On Tuesday (30 June), Discord announced that it has raised $100m in venture funding, bringing its valuation to $3.5bn. The company’s previous valuation, which it shared 18 months ago, was $2.05bn.
According to Forbes, Index Ventures’ Danny Rimer, whose firm invested in Discord’s $150m funding round in 2018, called the start-up in February to offer more money – which Discord agreed to accept in June 2020.
Discord was founded by Jason Citron in 2015, with the goal of providing voice, video and text chat to gamers. Citron, along with CTO Stan Vishnevskiy, admitted to Forbes that the company had some “missteps” in its early days, when its app was popular with the alt right.
After a woman was killed and 34 were injured at the Charlottesville protests in 2017, an event which was organised by white supremacists through Discord, the start-up began to ban servers promoting Nazi ideology. At the time, the firm said that it took action to remove servers and users involved in the Charlottesville incident, while taking steps to “prevent their return.”
Discord in 2020
In a blogpost, the company noted that it has recently launched a safety centre to help all of its users understand the rules and what is considered acceptable behaviour on Discord.
Discord said: “We will continue to take decisive action against white supremacists, racists and others who seek to use Discord for evil. Recently, on Juneteenth, we announced new company improvements and initiatives to strengthen civil engagement, social justice, and diversity on Discord. You can read more detail here.”
“Video games are about people,” Citron said. “They have the power to bring together people, from different walks of life, from different parts of the world, united by something they love.”
“They help create memories filled with laughter, nostalgia, frustration, achievement and togetherness. This is why we originally created Discord: we wanted a simple and easy way to capture and enable these feelings we experienced growing up playing games with friends.”
The CEO said that while video games are what attracted many of Discord’s users to the platform, it was the sense of community that has encouraged them to stick around.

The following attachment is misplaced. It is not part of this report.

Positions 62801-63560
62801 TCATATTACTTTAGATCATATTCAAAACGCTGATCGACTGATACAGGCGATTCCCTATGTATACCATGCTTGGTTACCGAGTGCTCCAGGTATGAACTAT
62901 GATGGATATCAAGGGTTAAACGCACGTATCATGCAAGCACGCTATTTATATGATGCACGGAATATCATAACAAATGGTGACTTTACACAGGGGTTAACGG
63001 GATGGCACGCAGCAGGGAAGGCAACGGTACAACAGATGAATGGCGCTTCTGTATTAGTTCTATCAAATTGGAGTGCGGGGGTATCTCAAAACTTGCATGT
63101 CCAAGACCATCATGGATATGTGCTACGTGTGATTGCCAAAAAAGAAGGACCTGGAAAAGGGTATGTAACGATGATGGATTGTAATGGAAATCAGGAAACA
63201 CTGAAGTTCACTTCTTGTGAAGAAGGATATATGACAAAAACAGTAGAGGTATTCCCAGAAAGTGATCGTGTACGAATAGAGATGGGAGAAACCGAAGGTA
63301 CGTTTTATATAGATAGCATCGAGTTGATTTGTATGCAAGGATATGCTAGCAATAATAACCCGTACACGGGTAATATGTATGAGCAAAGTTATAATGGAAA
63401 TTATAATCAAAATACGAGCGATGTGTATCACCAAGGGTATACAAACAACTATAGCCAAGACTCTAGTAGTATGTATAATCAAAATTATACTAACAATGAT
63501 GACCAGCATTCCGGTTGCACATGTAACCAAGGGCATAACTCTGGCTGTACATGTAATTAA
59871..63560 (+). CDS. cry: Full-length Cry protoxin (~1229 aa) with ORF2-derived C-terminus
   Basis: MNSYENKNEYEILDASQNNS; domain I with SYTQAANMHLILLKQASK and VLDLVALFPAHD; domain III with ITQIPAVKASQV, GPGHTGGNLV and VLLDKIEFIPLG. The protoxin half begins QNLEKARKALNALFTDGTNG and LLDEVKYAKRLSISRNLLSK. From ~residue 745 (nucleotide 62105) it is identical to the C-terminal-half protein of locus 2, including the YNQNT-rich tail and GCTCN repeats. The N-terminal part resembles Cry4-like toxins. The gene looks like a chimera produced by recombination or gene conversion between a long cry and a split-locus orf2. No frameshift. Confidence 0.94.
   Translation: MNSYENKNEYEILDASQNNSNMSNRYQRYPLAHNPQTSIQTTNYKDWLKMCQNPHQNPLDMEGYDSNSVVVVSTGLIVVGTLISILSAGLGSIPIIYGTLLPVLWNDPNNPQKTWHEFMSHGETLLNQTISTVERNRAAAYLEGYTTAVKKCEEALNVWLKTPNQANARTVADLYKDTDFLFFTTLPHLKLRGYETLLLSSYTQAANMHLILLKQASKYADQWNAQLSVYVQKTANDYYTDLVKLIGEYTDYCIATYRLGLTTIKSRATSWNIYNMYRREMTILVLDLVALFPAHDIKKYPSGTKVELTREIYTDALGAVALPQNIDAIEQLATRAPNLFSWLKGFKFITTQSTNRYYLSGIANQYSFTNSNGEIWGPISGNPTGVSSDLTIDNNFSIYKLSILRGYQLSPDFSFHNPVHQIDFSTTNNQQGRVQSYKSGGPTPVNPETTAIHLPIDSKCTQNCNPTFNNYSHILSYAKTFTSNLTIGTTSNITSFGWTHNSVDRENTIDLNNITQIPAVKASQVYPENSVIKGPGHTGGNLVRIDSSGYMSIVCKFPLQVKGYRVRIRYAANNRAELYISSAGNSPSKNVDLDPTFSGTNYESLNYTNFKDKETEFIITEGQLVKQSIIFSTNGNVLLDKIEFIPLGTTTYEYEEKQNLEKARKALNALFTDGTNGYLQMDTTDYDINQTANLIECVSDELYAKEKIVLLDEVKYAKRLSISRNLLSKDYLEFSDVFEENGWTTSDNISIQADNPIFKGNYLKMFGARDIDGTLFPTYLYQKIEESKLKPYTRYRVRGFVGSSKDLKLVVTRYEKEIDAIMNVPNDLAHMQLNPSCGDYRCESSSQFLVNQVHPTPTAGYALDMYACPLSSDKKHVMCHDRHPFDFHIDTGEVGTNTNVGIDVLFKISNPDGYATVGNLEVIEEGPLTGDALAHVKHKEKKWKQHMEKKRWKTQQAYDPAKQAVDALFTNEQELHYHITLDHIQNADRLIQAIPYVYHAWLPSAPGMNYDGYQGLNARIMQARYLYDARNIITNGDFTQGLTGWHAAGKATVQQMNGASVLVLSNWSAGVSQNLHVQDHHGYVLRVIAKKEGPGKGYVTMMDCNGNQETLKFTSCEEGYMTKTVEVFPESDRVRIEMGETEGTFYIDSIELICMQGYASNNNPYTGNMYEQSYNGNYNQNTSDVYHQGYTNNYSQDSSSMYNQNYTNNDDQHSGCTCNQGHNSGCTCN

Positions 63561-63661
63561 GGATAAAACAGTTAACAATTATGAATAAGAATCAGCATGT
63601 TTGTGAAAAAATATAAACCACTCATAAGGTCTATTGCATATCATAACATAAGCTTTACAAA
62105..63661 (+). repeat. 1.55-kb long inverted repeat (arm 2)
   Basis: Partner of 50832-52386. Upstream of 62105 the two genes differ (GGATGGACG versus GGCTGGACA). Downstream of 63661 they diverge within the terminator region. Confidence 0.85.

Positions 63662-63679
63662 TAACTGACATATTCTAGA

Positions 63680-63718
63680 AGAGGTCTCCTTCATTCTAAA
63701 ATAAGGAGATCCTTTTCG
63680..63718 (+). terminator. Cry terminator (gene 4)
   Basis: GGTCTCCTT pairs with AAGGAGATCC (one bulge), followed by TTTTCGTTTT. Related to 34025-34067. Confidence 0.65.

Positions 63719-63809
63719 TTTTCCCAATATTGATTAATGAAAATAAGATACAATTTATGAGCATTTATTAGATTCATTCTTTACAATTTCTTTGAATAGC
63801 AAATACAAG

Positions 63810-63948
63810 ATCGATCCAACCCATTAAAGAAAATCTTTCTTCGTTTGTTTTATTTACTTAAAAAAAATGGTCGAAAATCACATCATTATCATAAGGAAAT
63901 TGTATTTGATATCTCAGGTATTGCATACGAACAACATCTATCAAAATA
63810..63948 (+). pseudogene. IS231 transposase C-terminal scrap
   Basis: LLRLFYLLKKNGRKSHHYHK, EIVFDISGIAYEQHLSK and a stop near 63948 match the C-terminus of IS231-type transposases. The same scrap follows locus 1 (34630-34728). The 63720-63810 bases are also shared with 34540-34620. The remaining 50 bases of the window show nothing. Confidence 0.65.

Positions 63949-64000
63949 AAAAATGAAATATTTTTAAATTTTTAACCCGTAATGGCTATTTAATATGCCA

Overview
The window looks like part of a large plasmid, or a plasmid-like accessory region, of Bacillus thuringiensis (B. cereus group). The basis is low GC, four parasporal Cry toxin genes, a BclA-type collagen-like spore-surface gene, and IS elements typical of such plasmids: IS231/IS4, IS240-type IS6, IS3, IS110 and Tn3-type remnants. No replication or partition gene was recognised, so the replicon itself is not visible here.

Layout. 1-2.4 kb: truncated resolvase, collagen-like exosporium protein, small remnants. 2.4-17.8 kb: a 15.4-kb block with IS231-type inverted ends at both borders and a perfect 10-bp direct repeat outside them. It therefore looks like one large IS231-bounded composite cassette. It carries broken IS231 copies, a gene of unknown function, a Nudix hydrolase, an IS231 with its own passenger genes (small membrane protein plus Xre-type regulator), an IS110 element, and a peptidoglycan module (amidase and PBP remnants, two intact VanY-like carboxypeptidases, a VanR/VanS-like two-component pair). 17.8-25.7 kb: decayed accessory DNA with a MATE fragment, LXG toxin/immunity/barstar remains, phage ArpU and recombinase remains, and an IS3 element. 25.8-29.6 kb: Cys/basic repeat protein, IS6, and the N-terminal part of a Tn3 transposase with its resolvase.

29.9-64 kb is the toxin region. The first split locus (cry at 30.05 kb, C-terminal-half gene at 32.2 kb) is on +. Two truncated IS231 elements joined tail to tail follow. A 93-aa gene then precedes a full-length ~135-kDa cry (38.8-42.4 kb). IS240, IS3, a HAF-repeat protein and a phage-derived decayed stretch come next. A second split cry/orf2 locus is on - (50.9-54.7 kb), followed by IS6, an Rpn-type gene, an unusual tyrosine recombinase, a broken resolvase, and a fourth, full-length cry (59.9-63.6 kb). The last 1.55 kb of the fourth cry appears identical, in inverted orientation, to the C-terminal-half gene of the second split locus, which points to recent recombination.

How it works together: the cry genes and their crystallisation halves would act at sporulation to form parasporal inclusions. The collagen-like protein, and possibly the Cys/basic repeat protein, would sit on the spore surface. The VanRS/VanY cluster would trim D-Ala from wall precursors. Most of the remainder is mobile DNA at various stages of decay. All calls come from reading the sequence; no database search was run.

Making Discord more inclusive
Citron acknowledged that many users now turn to Discord for day-to-day communication, rather than communication related specifically to gaming. The firm said that the recent $100m in funding will help accelerate its investment into its community, new features and the company.
“Since we launched in 2015, Discord has grown to more than 100m monthly active users. You spend 4bn minutes in conversation daily across 6.7m active servers. On a weekly basis, that’s 26bn server conversation minutes across 13.5m active servers,” Citron said.
He added that as Discord grew from a gaming platform to a platform for conversations, the start-up’s branding “didn’t keep up, and the way we talked about ourselves sent the wrong signal to the world,” making it harder for users to bring their broader communities to Discord.
To counteract that, the company is adding new features such as a streamlined new user onboarding experience and added server video to make gatherings easier. There are new server templates that make it easier to help friends create new servers. Citron said that Discord has fixed hundreds of bugs and increased voice and video capacity by 200pc.
“We’ve also made the jokes and references within the app less gaming specific to make sure everyone can take part in the fun and make Discord more welcoming,” Citron said. “And we’re launching a new website with a new tagline: Your place to talk.”
Rimer from Index Ventures commented: “I believe Discord is the future of platforms because it demonstrates how a responsibly curated site can provide a safe space for people with shared interested.
“Rather than throwing raw content at you, like Facebook, it provides a shared experience for you and your friends. We’ll come to appreciate that Discord does for social conversation what Slack has done for professional conversation.”
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